WINCHESTER - Two residents who work for commercial hauling companies, one of whom services Winchester Hospital, asked the Select Board, Town Manager and DPW Director to keep the Transfer Station open a little longer so they could dispose of their commercial waste. The board agreed.
With COVID-19 forcing many towns and cities to either cancel or postpone meetings, the board chose to video conference their usual Monday night meeting. During the Matters from the Audience portion, two people videoed in to discuss the new Transfer Station hours put in place due to the coronavirus.
DPW Director Jay Gill explained how the DPW will begin shift work today whereby employees work in shifts to avoid everyone possibly catching the coronavirus at once. That change forced him to close the Transfer Station for two days.
One of the commercial haulers, George Nowell, expressed confusion over the change. He said it would cause trucks to get full waiting for the station to open. He asked the board to consider restoring the original hours or doing “something less drastic.”
Another commercial hauler, Dawn Johnson, expressed similar concerns. She mentioned how businesses were still generating the same amount of rubbish, citing Winchester Hospital and restaurants as examples (though restaurants and eateries are closed to the public, they can still offer takeout and delivery service).
She acknowledged while the change in operation helps the DPW and residents, it hurts businesses like hers as she currently has eight trucks on the road.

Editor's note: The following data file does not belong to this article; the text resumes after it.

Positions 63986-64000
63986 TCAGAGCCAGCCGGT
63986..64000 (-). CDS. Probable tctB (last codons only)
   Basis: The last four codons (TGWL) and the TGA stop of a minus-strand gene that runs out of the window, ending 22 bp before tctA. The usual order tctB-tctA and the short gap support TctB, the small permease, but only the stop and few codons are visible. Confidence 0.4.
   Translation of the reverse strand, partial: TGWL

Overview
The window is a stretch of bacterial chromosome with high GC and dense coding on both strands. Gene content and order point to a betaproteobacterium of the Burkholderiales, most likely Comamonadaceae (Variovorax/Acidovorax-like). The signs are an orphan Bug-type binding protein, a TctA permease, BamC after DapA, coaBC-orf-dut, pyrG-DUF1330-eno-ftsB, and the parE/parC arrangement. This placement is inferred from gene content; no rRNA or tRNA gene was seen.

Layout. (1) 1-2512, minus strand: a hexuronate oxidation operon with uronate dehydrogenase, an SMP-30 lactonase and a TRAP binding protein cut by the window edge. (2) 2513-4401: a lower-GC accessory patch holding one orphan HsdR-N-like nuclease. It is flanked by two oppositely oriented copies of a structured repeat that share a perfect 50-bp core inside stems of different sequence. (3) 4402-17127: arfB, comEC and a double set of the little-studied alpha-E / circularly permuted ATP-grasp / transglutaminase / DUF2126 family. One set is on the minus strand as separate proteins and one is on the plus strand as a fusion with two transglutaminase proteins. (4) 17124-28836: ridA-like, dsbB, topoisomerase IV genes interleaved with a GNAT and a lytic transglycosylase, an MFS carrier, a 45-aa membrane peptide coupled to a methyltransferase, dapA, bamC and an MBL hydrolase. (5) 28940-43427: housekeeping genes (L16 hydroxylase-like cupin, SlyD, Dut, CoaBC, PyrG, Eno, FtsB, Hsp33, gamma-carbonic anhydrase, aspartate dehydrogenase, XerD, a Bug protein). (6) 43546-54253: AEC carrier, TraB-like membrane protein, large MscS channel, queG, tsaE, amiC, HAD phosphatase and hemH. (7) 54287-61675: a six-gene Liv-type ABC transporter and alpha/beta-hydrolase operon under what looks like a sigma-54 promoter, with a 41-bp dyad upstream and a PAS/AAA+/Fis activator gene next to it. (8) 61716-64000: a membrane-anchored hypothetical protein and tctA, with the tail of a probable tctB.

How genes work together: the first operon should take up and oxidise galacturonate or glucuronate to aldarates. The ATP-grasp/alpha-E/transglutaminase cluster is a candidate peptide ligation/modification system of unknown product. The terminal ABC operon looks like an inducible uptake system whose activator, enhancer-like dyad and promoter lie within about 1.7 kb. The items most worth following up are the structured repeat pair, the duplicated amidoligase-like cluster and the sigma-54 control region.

“I understand closing it for residents,” she remarked, “but not commercial haulers.”
She added how it’s a sanitation issue, too, saying her and Nowell’s services are needed more now than ever. They’re dealing with a lot of tonnage of trash, and she felt the Transfer Station is now closed more than it’s opened.
Gill said he’s spoken with Winchester Hospital and they’re working with the town. He agreed to open the Transfer Station early on Thursdays to accommodate the commercial haulers. Neither he nor the board or Town Manager gave specific details on what time it would open, however.
Members of the board backed the plan, with Michael Bettencourt calling it a good idea to reduce traffic flow and Susan Verdicchio suggesting it made sense to try.
When asked if closing the station two days more than usual involved money or social distancing, Gill called it a safety measure. He added how lots of communities are doing something similar with their DPWs, but Winchester is in a unique position as most don’t have a Transfer Station. Most communities offer curbside pickup.
Therefore, with the board and DPW in favor, the Transfer Station will open early on Thursday, but only for commercial haulers.